Gordon the Big Engine is not just a large blue steam engine to be found in the literary works of the Reverend Awdry’s and subsequent tv and film episodes, but also a real big and blue locomotive. The Longmoor Military Railway was a complex system of railway lines in and around Woolmer Forest in Hampshire, used for training purposes. The LMR used an attractive blue livery for it’s surprisingly large collection of steam locomotives and many were named after prominent British Military figures and Gordon’s name came from General Gordon of Khartoum. Hence we have a large blue steam locomotive named Gordon that has nothing to do with the Thomas the Tank Engine and Friends character – at least with the exception of being used in that role in the Severn Valley Railway’s former ‘Days Out with Thomas’ events!
No. 600 Gordon is a member of RA Riddles War Department 2-10-0 class, built cheaply in 1943 for use in and to last the duration of the Second World War. The class had much in common with the 2-8-0 Austerity type, but had an extra axle to spread it’s weight and so allowed use on lighter lines. Unlike it’s 2-8-0 cousin, the WD 2-10-0 has a wide firebox and rather unusually (in the UK at least), the wide firebox sits directly above the driving wheels. 150 WD 2-10-0’s were built and became distributed around Europe. Four now survive, including Gordon on display in the Sever Valley Railway’s Engine House museum in Highley. The LMR also used one other WD 2-10-0; no. 601 Kitchener. Kitchener’s claim to fame was a role in ‘The Great St. Trinians Train Robbery’.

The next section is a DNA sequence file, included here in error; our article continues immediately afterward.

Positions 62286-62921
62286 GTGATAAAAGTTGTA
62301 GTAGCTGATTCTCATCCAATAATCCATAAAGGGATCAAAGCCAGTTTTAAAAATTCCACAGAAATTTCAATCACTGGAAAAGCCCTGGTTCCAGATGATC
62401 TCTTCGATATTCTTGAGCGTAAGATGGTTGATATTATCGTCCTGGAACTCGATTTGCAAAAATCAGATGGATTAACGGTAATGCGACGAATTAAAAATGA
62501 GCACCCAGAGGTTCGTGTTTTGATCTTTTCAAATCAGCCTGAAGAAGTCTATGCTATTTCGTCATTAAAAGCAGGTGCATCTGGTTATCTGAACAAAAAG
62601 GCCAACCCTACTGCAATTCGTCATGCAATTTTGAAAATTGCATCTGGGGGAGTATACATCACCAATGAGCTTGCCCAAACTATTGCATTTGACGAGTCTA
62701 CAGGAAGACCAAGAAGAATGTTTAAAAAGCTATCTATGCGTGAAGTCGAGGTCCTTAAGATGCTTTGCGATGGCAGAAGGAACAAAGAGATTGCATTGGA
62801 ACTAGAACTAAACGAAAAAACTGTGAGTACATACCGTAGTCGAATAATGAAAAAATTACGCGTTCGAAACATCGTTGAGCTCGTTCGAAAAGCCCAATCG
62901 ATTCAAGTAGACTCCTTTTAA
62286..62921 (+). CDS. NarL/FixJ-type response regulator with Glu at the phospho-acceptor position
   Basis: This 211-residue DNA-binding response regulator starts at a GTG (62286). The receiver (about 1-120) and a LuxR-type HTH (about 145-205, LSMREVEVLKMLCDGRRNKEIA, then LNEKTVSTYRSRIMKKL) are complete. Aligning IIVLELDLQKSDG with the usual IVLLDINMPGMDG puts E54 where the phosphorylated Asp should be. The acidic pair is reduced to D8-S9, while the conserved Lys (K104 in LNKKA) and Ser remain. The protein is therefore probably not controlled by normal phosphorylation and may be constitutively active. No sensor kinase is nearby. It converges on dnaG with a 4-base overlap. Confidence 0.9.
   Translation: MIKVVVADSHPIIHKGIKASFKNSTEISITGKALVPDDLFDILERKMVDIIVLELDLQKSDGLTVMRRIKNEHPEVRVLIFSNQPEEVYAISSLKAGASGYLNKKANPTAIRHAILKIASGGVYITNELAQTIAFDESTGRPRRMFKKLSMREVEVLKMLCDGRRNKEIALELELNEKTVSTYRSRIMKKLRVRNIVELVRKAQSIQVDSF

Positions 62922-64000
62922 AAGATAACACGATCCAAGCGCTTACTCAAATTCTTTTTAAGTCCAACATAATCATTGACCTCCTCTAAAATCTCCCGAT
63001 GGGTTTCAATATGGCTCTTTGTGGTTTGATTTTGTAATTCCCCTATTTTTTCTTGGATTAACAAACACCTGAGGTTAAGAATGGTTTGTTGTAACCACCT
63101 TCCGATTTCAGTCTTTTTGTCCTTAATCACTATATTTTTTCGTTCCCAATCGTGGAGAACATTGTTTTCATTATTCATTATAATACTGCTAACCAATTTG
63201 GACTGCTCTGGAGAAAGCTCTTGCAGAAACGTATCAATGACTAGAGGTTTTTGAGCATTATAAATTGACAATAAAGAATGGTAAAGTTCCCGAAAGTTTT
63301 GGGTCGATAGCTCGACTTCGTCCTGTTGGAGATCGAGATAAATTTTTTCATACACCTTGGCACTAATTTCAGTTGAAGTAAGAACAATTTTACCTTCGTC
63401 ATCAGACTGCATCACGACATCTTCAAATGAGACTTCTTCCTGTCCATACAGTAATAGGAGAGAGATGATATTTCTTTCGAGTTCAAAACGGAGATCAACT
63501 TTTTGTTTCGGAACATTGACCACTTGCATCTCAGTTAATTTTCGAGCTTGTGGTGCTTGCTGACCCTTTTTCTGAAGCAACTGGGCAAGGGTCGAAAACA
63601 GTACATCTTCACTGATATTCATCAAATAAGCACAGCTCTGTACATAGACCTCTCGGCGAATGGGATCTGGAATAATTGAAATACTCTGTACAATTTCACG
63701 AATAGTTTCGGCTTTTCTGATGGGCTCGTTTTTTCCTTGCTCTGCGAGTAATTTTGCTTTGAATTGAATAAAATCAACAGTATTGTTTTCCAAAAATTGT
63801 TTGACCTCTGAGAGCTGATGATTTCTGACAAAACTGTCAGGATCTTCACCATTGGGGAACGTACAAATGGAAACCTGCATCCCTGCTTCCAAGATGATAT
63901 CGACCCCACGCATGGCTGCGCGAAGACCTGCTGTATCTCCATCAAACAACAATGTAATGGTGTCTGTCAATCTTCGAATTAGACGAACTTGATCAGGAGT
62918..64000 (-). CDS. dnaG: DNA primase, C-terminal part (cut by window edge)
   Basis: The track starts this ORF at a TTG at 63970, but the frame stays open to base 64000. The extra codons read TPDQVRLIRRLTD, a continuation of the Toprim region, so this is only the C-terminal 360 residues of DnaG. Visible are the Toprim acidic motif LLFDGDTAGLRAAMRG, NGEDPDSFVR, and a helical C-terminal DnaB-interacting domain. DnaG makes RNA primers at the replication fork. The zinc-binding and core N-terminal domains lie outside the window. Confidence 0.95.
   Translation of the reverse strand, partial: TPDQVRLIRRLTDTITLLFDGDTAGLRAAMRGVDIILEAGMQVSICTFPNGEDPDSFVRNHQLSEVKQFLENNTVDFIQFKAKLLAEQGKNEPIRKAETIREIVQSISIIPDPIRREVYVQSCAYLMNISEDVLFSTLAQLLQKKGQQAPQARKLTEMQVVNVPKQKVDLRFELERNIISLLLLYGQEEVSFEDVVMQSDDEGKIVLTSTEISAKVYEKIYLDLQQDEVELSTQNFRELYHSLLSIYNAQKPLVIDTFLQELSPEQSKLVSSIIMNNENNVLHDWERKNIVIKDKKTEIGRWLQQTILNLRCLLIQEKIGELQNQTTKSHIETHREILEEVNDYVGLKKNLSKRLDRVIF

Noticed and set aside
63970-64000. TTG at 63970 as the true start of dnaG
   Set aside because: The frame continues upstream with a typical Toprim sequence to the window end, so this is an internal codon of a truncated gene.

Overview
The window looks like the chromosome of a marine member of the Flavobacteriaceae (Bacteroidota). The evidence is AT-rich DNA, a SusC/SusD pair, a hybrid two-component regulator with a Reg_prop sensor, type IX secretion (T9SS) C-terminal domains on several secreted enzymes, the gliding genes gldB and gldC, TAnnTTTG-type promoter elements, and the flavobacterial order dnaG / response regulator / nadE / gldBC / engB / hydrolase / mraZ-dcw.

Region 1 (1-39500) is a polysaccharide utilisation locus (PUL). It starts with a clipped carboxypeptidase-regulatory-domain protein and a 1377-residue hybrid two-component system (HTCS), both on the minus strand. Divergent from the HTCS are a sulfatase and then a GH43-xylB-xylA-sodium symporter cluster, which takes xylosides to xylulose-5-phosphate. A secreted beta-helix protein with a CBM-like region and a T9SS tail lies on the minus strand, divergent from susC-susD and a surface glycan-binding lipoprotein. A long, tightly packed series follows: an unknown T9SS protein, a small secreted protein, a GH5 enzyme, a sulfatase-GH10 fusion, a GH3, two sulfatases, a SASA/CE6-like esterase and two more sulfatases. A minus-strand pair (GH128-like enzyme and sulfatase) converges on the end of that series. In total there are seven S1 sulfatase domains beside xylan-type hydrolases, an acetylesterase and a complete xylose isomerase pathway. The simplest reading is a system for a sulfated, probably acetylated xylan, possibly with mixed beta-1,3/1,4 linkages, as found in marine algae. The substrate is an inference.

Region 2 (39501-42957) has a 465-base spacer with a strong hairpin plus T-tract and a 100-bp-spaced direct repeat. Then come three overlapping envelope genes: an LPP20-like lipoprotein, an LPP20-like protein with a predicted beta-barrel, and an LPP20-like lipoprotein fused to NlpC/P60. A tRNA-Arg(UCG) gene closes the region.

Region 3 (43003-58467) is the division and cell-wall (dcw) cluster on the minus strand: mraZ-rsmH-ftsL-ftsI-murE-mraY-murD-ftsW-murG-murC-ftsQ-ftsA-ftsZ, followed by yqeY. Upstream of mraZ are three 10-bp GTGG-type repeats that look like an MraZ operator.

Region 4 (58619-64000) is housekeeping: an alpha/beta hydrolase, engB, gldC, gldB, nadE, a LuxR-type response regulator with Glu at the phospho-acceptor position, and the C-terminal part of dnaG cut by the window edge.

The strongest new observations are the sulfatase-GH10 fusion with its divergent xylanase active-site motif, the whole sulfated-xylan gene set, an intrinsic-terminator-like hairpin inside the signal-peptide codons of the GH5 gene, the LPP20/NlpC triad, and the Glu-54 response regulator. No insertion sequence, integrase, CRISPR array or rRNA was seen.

Gordon does have a couple of claims to fame, but the first is of a (formally) secret nature. This claim to fame comes from 1957 when it ran supply trains between Longmoor and Southampton docks during the Suez Crisis. It’s second claim to fame is being the last steam locomotive owned by the Army.Gordon has run in preservation on the Severn Valley Railway, but for the time being is a museum piece after having a cosmetic restoration. Hopefully one day Gordon the Big Engine will run again, but at least in the meantime it’s on view and protected under cover.